12 Ways to Boost Your Metabolism

Kick-start your metabolism to help you lose weight with our easy and effective tips.

View Slideshow
/content/bhg/health-family/weight-loss/12-ways-to-boost-your-metabolism

Your Best Family Reunion

For a stress-free reunion everyone will love, see these smart planning tips and creative ideas. Plus, try our quiz to help you determine what type of reunion will suit your family best.

View Slideshow

Build a Better Breakfast

You'll feel better and more energetic than ever with these perfectly balanced no-recipe meal ideas.

View Slideshow

Tips for Better Sleep

Millions of Americans don't get good sleep at night, but what they may not know is that sleep deprivation can lead to heart disease.

View Slideshow

Osteoporosis Myths

The truth about what it takes to shore up your skeleton.

See More

Family Staycation Ideas

You'll love our sensational ideas for enjoying the last days of summer -- all in the comfort of your own home.

View Slideshow

Perimenopause Explained

Our experts answer your questions about the mood swings, hot flashes, and other symptoms that may hit in the decade before your periods stop.

See More
Popular in Health & Family

Wood-Burning Stove Safety

Megan T. Sandel, specialist in healthy housing and teen health at Boston Medical Center and Children's Hospital, shares how to pick the right kind of logs for your wood-burning stoves and fireplaces.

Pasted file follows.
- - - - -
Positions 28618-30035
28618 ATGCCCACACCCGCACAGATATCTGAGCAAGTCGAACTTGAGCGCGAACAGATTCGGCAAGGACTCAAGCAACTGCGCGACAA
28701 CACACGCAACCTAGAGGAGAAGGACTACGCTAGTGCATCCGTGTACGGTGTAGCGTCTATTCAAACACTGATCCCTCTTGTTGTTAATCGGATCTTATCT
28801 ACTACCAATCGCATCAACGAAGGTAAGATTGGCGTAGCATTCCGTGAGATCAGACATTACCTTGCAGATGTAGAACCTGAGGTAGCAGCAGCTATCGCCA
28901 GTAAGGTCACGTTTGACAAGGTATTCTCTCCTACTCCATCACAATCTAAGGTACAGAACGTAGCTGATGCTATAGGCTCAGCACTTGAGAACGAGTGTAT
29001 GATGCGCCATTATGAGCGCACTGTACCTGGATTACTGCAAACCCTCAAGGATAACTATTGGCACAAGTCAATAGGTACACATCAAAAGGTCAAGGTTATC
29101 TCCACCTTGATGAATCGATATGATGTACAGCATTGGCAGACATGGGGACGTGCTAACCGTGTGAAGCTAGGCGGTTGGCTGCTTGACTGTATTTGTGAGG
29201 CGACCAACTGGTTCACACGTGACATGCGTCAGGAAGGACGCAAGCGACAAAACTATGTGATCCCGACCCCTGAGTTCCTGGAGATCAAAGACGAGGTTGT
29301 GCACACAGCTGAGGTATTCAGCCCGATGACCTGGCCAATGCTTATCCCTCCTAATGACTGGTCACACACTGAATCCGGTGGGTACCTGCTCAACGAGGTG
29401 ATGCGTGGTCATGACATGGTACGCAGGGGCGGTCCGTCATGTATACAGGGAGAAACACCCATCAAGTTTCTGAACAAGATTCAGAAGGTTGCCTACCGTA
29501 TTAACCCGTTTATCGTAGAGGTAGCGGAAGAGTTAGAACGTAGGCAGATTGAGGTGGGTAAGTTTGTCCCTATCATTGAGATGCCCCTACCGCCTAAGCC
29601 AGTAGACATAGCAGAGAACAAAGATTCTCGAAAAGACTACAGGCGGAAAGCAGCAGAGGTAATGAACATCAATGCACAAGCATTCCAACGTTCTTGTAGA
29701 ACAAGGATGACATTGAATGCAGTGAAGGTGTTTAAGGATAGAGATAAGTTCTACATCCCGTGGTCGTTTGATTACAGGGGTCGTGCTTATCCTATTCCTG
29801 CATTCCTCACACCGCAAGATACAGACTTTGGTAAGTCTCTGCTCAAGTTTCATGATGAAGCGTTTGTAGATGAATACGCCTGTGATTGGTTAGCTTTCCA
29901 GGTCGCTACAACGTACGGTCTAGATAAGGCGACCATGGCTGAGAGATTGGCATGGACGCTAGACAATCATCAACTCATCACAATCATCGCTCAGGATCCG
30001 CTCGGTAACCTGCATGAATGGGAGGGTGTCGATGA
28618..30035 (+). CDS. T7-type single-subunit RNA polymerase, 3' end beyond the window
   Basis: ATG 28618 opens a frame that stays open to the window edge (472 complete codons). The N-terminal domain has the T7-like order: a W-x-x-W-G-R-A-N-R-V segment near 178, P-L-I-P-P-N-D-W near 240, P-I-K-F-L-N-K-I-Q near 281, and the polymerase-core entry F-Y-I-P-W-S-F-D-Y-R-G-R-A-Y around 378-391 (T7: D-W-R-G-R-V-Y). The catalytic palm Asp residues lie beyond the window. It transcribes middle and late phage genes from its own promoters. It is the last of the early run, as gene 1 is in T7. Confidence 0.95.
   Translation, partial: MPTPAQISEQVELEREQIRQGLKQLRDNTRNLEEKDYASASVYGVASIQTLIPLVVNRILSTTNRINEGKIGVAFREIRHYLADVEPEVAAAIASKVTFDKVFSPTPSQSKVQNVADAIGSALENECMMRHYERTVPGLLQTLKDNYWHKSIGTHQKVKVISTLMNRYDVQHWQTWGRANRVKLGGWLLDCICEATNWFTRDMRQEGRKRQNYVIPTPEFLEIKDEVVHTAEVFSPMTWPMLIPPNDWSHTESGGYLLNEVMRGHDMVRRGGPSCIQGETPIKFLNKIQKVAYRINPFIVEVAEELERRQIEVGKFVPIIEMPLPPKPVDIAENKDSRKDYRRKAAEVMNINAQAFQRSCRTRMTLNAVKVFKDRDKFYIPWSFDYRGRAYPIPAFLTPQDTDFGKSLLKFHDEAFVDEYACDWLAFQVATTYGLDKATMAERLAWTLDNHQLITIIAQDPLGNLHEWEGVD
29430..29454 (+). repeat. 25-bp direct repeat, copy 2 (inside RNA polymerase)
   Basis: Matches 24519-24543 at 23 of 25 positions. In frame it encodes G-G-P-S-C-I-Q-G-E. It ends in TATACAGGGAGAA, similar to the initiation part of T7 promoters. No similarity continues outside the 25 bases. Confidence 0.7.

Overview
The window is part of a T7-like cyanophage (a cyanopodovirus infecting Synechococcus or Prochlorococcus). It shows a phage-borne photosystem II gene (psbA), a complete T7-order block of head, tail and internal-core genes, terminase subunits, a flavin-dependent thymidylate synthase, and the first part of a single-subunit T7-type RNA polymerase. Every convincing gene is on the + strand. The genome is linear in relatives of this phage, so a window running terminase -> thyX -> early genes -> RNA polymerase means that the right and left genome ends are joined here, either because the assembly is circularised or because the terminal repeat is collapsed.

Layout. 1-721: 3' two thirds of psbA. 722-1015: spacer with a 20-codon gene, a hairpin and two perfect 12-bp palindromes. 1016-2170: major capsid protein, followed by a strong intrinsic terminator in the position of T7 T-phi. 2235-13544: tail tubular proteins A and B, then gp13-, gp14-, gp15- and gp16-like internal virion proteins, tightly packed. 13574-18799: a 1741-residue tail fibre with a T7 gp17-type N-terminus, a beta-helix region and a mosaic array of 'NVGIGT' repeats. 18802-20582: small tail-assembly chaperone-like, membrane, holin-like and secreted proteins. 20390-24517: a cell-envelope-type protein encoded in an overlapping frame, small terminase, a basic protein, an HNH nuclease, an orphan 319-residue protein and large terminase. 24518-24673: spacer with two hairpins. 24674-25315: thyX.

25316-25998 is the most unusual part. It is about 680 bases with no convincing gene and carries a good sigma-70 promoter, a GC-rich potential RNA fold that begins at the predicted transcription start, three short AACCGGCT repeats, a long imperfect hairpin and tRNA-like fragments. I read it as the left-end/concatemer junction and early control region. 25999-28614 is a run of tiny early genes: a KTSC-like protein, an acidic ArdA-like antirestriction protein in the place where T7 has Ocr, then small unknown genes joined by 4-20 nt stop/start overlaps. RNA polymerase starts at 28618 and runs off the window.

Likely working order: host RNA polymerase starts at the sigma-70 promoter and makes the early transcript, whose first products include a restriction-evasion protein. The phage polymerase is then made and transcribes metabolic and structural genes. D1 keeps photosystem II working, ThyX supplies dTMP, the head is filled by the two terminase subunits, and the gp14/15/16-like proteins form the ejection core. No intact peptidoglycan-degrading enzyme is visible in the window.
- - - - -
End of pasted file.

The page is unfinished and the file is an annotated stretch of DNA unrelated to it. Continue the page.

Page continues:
Q: I love my wood-burning stove, but I'm concerned about breathing in smoke. Are some types of wood better to use than others?

A:Yes. Choosing the right type of wood can go a long way toward reducing levels of smoke, chemical fumes, and fine particles in indoor air. For best results, use untreated hardwood logs that are 3–6 inches thick and are completely dry ("seasoned").

Well-seasoned logs generally have loose bark, visible cracks in the ends, and a grayish color. Dry yard clippings and newspaper also are relatively safe to burn. On the other hand, do not burn cardboard boxes, magazine pages, household trash, fresh wood, or engineered or treated wood such as particleboard, pallets, plywood, and house shingles. These items tend to produce lots of smoke and/or release chemicals when burned, which can lead to lung irritation.

Finally, it's important to make sure your stove ventilation system is cleaned regularly to prevent fumes from backing up into your home (and to prevent fires, too).

Check out our expert advice on maintaining wood-burning stoves and fireplaces.

close
close
close
close
close

Loading... Please wait...